The clattering farm tractors of yesteryear were uncomplicated
machines equipped with That's all you only a few accessories, all of
which could be easily maintained and repaired by the farm families
fortunate enough to own them. By contrast, today's mechanical descendants, rumbling across Nebraska's sugar beet fields, are often bristling with cabmounted
Navstar receivers, digital computers, full-color video displays, and electronic
database memories programmed with custom-tailored Geographic Information Systems.
The sugar beet is a delicate plant requiring protection during the early phases of its
lifecycle. Consequently, fast-growing cover crops - oats, barely, rye - are commonly
seeded throughout the same field just prior to the planting of the sugar beet seeds. Then,
when the sugar beets are being planted, a narrow stream of plant-selective herbicide is
laid down with the beet seeds to destroy nearby weeds while allowing the protective
cover crop to grow between the rows.
The local soil type and its organic content are of crucial importance in determining the
optimum quantities of herbicide to apply. Too much herbicide damages the delicate sugar
beets, too little allows weeds to grow and choke them within their rows.
Three different soil types are commonly found in close proximity in western Nebraska:
When all three soil types share the same sugar beet field, the optimum amount of
herbicide for effective results often varies as much as 50 percent.
- Sandy clay loam
- Coarse-textured sandy soil
Many of Nebraska's sugar beet fields employ center-pivot irrigation systems in which an
elevated self-propelled irrigation fixture pivots around a gigantic circle spraying water as
it moves forward. Some center-pivot units irrigate flat, circular fields a half-mile or more
in a diameter with practically no supporting labor.
Historically, the tractors planting sugar beet seeds have simultaneously applied uniform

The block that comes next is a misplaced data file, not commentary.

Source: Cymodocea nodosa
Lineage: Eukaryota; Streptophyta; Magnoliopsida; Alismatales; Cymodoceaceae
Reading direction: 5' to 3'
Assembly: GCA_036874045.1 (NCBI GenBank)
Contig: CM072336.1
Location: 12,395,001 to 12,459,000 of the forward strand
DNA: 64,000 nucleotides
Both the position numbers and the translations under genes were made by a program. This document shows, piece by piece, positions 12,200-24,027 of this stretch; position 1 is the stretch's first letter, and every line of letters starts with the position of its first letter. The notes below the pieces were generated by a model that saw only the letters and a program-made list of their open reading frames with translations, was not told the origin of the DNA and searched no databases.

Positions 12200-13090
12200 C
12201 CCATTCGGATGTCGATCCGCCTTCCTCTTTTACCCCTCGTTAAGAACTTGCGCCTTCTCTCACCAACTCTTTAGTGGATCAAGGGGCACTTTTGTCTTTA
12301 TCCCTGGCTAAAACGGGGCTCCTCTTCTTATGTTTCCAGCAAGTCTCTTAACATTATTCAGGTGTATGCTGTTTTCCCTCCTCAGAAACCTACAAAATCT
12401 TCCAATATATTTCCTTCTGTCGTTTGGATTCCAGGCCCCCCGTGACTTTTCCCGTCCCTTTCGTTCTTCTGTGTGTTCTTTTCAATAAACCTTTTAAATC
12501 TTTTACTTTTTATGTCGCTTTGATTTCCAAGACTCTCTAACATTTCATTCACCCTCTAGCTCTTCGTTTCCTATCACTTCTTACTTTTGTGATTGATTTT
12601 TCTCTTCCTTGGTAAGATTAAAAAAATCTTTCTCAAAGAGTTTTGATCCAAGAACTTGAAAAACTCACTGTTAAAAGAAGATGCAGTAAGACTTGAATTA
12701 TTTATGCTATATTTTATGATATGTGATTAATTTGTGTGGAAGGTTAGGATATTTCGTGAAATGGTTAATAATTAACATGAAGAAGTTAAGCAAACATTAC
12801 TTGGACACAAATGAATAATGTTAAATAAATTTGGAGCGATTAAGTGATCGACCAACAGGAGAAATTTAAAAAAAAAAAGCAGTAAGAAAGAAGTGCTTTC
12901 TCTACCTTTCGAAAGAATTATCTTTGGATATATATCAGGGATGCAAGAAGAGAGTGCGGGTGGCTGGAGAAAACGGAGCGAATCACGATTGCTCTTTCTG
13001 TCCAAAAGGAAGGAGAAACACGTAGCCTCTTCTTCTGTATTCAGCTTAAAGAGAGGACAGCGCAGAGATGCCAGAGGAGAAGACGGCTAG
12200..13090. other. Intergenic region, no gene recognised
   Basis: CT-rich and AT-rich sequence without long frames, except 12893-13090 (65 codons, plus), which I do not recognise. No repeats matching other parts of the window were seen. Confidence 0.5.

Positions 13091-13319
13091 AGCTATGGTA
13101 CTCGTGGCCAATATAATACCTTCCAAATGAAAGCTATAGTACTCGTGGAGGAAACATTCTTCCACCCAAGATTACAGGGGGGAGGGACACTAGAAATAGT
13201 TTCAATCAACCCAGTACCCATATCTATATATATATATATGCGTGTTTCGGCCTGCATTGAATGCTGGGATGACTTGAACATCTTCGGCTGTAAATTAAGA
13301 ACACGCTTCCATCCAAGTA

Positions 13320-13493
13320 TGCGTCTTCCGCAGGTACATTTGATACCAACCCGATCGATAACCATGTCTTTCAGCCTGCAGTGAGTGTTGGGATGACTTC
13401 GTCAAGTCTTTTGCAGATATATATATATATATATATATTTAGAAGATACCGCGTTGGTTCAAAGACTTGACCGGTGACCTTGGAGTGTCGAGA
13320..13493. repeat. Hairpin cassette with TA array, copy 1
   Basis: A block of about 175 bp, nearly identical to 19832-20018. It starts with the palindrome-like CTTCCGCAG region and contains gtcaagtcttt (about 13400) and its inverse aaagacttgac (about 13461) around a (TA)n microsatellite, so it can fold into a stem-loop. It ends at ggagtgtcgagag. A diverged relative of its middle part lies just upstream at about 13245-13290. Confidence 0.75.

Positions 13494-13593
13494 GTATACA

amounts of herbicide to destroy any weeds beginning to grown along the narrow beet
seed rows. This compromise approach toward herbicide application is simple and easy to
implement, but because soil types vary so much within a typical circular field, it does not
achieve optimum results.
Fortunately, a Navstar receiver mounted in the cab of a tractor coupled with an onboard
GIS database can help the operator optimize the application of herbicides in various
portions of the field. Aerial photographs are used to pinpoint soil-type variations. These
images are then digitized to form contour maps which are, in turn, fed into an onboard
Differential navigation signals broadcast by local FM radio stations are used to fix the
current position of the tractor to an accuracy of 3 to 5 feet. Farming industry surveys
indicate that about 5 percent of America's large-scale factory farms now use GIS
technology to achieve substantial improvements in the application of liquid fertilizers and
"Each area of the field receives only those specific nutrients that are recommended to
produce the desired crop," explains John Mann, president of Soil Teq, Inc., of
Minnetonka, Minnesota. Everyone benefits from the high-tech approach. Costs are
lower, productivity is higher, and pollution levels in local streams resulting from
fertilizer-infused runoff quickly decline.